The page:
It has been over 20 years since Dennis McCallum published The Death of Truth: What’s Wrong With Multiculturalism, the Rejection of Reason and the New Postmodern Diversity in 1996. We are witnessing the full impact of the death of truth in our culture today.
Fake News is not a new reality for Americans, but it has taken until 2019 for the average American to accept that when it comes to journalism, there is no truth anymore. If truth died in 1996, we will put the shovel to journalism in 2019.
Two hate hoax stories in the last month serve as the final stake in the heart for American journalism. The first, the Covington Catholic School debacle, and the second, the Jussie Smollett story, showed journalists for what they really are in 2019: unashamed political hacks so devoted to the Cult of Progressivism they see no truth beyond what they believe truth to be.
That is indeed sad.
From the New York Times to the LA Times to the Washington Post to the Associated Press, Reuters, ABC News, and CNN, they all pushed forward the unproven narrative of Smollett’s alleged assault as if it were proven fact. Politicians from Nancy Pelosi to Cory Booker to Kamala Harris all expressed their outrage at the “culture of hate” that permeates America. (See “Did the Media Jump the Gun on the Jussie Smollett Story?“)
When the Chicago Police Department started to suggest the the accusation was a hoax, you could almost hear a collective, “Noooooooooooooooo” from the leftists elites.
I think Nana Efua Mumford writing in the Washington Post best summed up the leftist angst concerning the possibility that Smollett made up the story:
If Smollett’s story is found to be untrue, it will cause irreparable damage to the communities most affected. Smollett would be the first example skeptics cite when they say we should be dubious of victims who step forward to share their experiences of racist hate crimes or sexual violence. The incident would be touted as proof that there is a leftist conspiracy to cast Trump supporters as violent, murderous racists. It would be the very embodiment of “fake news.”
And that reason, more than any other, is why I need this story to be true, despite its ugliness and despite what it would say about the danger of the world I live in. The damage done would be too deep and long-lasting. This could be one tragedy that the Lyon family — and more importantly, the ordinary people who loved the show and invested in Smollett and his character — could never overcome.
Sometimes even the most devoted disciples of the Cult of Progressivism and their doctrine of intersectionality trip over the truth, and the truth still hurts.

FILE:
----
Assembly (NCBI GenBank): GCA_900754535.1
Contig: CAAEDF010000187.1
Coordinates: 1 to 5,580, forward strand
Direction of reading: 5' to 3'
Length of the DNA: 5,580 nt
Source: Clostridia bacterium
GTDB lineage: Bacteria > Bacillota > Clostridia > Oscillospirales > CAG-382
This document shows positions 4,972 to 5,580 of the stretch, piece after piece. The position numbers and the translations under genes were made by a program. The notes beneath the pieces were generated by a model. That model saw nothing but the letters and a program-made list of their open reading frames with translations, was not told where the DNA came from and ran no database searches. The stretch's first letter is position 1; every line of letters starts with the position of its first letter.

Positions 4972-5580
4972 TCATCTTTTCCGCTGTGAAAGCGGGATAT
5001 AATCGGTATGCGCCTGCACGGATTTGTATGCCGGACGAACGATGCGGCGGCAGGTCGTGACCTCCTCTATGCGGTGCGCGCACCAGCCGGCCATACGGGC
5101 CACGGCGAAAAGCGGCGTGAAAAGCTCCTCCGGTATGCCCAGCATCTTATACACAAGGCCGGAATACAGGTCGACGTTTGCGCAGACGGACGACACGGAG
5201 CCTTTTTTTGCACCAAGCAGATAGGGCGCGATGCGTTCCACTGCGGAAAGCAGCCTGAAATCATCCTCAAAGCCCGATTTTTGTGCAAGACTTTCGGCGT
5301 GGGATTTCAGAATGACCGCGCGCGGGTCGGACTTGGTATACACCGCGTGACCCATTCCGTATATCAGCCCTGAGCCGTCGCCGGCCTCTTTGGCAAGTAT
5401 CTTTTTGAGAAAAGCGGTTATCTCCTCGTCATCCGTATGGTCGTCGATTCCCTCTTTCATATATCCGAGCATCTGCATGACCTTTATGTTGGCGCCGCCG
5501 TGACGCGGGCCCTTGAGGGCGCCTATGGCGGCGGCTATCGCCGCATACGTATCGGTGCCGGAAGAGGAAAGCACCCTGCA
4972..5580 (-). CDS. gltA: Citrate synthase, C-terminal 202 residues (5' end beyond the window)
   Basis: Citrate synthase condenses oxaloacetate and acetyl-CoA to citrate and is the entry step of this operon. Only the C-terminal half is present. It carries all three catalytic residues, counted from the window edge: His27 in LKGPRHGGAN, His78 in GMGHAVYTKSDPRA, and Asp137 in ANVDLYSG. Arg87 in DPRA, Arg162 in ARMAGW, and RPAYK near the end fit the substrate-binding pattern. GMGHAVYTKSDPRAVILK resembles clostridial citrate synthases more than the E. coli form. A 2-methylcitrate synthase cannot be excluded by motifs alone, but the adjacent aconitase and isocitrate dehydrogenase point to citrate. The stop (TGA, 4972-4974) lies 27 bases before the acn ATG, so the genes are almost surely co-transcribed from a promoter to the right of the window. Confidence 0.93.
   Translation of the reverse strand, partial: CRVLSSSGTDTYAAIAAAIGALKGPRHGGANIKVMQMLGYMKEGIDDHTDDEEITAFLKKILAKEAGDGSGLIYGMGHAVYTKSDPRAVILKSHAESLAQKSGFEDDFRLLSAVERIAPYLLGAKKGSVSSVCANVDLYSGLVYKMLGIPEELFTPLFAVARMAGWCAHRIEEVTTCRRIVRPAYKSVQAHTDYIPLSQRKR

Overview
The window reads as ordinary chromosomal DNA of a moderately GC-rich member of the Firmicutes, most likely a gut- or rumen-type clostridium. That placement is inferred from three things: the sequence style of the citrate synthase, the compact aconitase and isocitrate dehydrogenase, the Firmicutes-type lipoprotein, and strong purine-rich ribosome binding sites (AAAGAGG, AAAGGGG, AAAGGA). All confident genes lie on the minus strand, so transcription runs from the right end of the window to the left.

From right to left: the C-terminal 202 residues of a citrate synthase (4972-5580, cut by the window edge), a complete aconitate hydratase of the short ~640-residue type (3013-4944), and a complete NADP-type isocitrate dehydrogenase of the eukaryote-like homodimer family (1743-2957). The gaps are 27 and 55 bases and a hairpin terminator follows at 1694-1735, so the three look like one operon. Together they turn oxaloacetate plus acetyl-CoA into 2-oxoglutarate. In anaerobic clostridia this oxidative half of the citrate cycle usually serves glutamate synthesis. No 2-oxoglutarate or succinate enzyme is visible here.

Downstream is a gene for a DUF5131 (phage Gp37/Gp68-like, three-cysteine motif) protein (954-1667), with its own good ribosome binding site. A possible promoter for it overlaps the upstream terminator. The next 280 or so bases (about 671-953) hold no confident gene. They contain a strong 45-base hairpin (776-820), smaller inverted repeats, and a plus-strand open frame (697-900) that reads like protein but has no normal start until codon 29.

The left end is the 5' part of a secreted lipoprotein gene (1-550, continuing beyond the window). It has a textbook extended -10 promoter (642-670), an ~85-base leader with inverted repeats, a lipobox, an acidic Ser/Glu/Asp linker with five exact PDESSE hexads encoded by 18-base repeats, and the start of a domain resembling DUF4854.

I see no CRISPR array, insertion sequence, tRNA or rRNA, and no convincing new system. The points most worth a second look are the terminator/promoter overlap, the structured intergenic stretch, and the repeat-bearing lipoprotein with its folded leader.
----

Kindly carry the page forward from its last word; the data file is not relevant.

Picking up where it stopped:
Mumford is correct. If it is proven that Smollett was race-bating and staged the entire story in order to sow mistrust and deceit, then his actions and the actions of the celebrity leftists who voiced the emotion-laden support for Smollett in the hours after the story broke minimize and discredit all victims of true racism and violence.
That is another unintended consequence of the Cult of Progressivism: true racism and our ability to call it out and identify it with authority and integrity has also died.
How can we stand in judgment of someone accused of racism or violence when every day new stories emerge that trumpet the left’s desire to prove their narrative right only to learn that their entire narrative is nothing but a house of cards. Racism, violence, and the host of other labels the left throws around like confetti have lost their value and impact in our culture. That is sad.
In many ways, I read Mumford’s editorial as the rough draft of an obituary for journalism in America. “I need this story to be true, despite its ugliness and despite what it would say about the danger of the world I live in. The damage done would be too deep and long-lasting.”
Unfortunately, the elitist left will not learn from this painful lesson. Just as they quickly brushed the Covington hoax under the red carpet, so this hoax will quickly die and the Progressive bandwagon will wait until the next big story about MAGA-wearing thugs surfaces and they will race to twitter to express their outrage and support.
A generation ago, Walter Cronkite, “the most trusted man in America,” used to sign off with the words, “And that’s the way it is…”
Today, journalists end their report with the words, “And that’s the way we want it to be, so it is true.”